by Cynthia M. M. Noble
Slowly, Flora forced her eyes open. Her eyelids felt terribly heavy, and her head felt light. Bright lights stabbed at her eyes. She tried to turn away from them, but something heavy seemed to press at her forehead, keeping her from moving.
She strained to focus past the bright lights to see where she was, but all she could see were the flat, white tiles of the ceiling. She felt that she was lying on her back. Her thin smock was gone. Straps gripped at her wrists and ankles, and that heavy thing over her forehead was another strap--holding her down. As always, Flora felt the clinical curiosity of others in the room. Someone was watching her.
As her mind began to clear, Flora realized that where ever she was--it wasn't her little cell. She felt a deep terror well up inside her, and tried to swallow past her dry throat. Sawboss? she reached out.
What is it? snapped the creature's mind voice. He sounded groggy and definitely displeased.
Flora clutched at the telepathic link between them, relieved beyond words that he was still there. She didn't want to face whatever was coming all by herself. Wha--what happened? Where am I? Flora asked timidly.
I would say that you are in very grave trouble, Sawboss scolded. But I cannot tell where you are any better than you can. I see only what you see, which at the moment is nothing informative.
Approaching footfalls interrupted their conversation. A man, his mouth and nose hidden behind a sterile mask, leaned over Flora, blocking the light. He peered down at her with eyes that lacked in any emotion. He reached forward and took a gloved finger roughly to Flora's eyelids, pressing her eyes closed. When Flora made a face and opened her eyes again, blinking at him, the man moved away.
"Valeth, the subject is awake," he said, his voice dispassionate.
Valeth's voice responded from somewhere behind where Flora lay. "Thank you, aide. We can begin now. You must catalog her reactions while I perform the exam."
"Yes, Junior," replied the aide.
Footfalls approached Flora again. She wished she were sitting up instead of lying prone, so she could see what was going on. She wiggled and squirmed against her restraints, but Valeth's straps held fast. They kept her from getting a better look.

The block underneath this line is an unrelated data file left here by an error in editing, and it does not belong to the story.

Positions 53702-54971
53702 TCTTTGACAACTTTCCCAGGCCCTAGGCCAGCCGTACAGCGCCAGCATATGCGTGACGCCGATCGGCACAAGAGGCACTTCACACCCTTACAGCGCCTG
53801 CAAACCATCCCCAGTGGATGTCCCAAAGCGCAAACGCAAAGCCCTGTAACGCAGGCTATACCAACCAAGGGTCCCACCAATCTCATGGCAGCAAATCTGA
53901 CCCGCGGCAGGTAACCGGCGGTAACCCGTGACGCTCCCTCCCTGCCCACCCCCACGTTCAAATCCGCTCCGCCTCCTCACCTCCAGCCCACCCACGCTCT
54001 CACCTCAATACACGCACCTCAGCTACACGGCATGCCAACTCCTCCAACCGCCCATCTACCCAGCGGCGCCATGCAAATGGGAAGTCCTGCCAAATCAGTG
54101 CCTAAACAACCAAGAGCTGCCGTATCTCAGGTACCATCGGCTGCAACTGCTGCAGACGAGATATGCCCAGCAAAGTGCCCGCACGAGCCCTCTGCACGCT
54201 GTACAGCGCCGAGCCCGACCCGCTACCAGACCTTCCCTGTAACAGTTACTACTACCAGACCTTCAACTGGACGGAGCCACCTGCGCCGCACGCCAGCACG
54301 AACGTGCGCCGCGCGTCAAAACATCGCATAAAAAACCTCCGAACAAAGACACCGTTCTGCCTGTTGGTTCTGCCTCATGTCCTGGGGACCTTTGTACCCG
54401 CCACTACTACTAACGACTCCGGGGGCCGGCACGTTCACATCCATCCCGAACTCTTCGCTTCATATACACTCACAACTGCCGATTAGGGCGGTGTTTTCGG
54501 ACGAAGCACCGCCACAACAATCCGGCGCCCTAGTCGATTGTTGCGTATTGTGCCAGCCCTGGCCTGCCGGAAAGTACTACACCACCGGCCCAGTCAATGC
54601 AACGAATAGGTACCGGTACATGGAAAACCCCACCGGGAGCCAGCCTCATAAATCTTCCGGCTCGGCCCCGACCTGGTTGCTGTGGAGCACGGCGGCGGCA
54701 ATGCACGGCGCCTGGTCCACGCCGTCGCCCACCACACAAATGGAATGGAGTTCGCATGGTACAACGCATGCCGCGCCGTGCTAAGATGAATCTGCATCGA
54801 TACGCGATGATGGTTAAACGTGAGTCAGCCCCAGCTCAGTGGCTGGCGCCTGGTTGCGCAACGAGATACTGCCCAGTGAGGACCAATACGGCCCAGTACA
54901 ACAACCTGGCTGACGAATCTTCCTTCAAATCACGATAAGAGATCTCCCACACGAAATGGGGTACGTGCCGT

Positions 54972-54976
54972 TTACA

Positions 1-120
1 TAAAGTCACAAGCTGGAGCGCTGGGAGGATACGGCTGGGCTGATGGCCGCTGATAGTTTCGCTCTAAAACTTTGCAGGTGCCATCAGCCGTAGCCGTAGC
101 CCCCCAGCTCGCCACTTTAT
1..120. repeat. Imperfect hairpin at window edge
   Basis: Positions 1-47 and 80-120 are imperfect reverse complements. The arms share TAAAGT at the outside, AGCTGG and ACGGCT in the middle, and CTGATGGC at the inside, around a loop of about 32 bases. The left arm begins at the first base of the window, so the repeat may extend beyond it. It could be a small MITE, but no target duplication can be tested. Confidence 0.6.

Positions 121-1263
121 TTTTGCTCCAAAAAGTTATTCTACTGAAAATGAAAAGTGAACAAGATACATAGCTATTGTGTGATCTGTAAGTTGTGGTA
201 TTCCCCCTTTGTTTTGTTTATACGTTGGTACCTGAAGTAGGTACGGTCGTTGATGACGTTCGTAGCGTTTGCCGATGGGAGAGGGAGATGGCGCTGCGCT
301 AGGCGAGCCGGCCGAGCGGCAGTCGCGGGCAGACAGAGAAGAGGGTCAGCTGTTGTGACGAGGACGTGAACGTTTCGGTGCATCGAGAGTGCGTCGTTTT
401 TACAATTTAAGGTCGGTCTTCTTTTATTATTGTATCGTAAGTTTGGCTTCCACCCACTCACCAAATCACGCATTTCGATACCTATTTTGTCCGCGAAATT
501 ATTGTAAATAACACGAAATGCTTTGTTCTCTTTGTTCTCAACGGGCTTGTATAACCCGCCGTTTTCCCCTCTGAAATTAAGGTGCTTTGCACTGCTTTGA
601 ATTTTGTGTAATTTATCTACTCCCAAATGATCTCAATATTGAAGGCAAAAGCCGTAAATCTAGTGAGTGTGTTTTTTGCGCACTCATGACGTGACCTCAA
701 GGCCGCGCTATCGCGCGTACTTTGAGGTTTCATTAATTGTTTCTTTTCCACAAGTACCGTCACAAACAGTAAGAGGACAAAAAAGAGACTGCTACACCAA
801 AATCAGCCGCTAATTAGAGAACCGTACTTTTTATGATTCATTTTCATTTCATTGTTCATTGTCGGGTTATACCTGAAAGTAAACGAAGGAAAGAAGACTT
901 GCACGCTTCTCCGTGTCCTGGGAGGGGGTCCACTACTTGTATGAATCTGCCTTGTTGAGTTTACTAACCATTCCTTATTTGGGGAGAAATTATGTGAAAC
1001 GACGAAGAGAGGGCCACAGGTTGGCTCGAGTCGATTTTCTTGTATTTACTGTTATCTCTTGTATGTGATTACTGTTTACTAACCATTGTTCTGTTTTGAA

"The subject appears to be curious," reported the aide.
"Some disorientation is to be expected," explained Valeth. "Move aside."
Flora felt the aide move away a little. She could only tell Valeth's approach by the sound of his boot soles clicking against the floor. Clammy fingers touched her bare chest. Flora flinched from the contact--realizing that Valeth was wearing gloves... as though he were afraid to really touch her.
"Subject is reacting to my touch," reported Valeth in an almost monotone voice.
Valeth's fingers prodded at her skin, moving slowly up the center of her chest. Then she felt pressure along her neck as he probed the soft, sensitive area under her chin.
Flora felt the beginnings of tears forming in her eyes. She whimpered, and started to tremble. The more Valeth's fingers moved, the more nervous she became. What is he doing?! Flora cried out mentally.
Just lie still, ordered Sawboss. His command was firm, but Flora sensed from him a slight hint of compassion, which he quickly suppressed. Flora wasn't even sure if the emotion had been there, or if she had imagined it. But again, she was grateful that Sawboss was there with her. Try to keep quiet, Sawboss added.
For once, Flora did exactly as she was told. There was nothing else she could do.
Valeth removed his hands from her neck. He leaned over her and shone a pencil thin beam of light into her eyes. It was too bright--so bright that it hurt. Flora whimpered again, and squeezed her eyes shut against it. She felt the aide move in close to her again, and before she knew it, the man had forced her eyelids open. He held them that way, while Valeth shone the light in her eyes again.
Half blinded, Flora tried not to cry out when Valeth forced her mouth open and shone his light down her throat. He stuck something in her mouth that mashed her tongue down... then she felt something at the back of her throat and gagged severely. Though she hadn't eaten any solid food since the last time she saw Cyneth more than a day ago, Flora felt her stomach convulse and heave and almost threw up.
Valeth released her, and left her choking and trying not to let her tears out.
"Subject is displaying human-like reflexes," explained Valeth. His tone was stone cold.
Flora tried to stay outwardly calm, but inside she felt like she was going to break into little pieces as Valeth continued his methodical examination. He and his aide poked instruments in her ears, prodded her from head to foot, pricked at her with needles, and stuck tubes down her throat and nose. The aide circled like a vulture, noting down every time Flora flinched or tried to shrink away. Valeth made terse, verbal observations.